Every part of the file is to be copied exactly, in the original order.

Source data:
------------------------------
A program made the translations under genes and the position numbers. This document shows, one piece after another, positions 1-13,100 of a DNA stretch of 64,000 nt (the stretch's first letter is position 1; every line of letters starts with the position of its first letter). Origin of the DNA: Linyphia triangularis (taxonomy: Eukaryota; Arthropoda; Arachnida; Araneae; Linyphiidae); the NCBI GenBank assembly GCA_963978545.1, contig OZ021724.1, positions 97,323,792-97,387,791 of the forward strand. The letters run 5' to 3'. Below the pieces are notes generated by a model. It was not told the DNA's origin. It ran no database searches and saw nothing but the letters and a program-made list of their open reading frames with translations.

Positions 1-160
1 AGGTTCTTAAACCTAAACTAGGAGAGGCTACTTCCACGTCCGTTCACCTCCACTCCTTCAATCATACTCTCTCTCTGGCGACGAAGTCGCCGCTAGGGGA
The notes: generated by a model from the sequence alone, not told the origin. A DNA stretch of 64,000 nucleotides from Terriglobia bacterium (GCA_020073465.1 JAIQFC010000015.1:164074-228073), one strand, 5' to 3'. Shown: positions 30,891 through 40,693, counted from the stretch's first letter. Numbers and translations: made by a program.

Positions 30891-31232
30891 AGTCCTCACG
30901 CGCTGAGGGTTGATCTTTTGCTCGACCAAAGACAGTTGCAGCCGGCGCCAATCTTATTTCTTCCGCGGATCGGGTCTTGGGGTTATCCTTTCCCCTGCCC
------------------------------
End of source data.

A program made the translations under genes and the position numbers. This document shows, one piece after another, positions 1-13,100 of a DNA stretch of 64,000 nt (the stretch's first letter is position 1; every line of letters starts with the position of its first letter). Origin of the DNA: Linyphia triangularis (taxonomy: Eukaryota; Arthropoda; Arachnida; Araneae; Linyphiidae); the NCBI GenBank assembly GCA_963978545.1, contig OZ021724.1, positions 97,323,792-97,387,791 of the forward strand. The letters run 5' to 3'. Below the pieces are notes generated by a model. It was not told the DNA's origin. It ran no database searches and saw nothing but the letters and a program-made list of their open reading frames with translations.

Positions 1-160
1 AGGTTCTTAAACCTAAACTAGGAGAGGCTACTTCCACGTCCGTTCACCTCCACTCCTTCAATCATACTCTCTCTCTGGCGACGAAGTCGCCGCTAGGGGA
The notes: generated by a model from the sequence alone, not told the origin. A DNA stretch of 64,000 nucleotides from Terriglobia bacterium (GCA_020073465.1 JAIQFC010000015.1:164074-228073), one strand, 5' to 3'. Shown: positions 30,891 through 40,693, counted from the stretch's first letter. Numbers and translations: made by a program.

Positions 30891-31232
30891 AGTCCTCACG
30901 CGCTGAGGGTTGATCTTTTGCTCGACCAAAGACAGTTGCAGCCGGCGCCAATCTTATTTCTTCCGCGGATCGGGTCTTGGGGTTATCCTTTCCCCTGCCC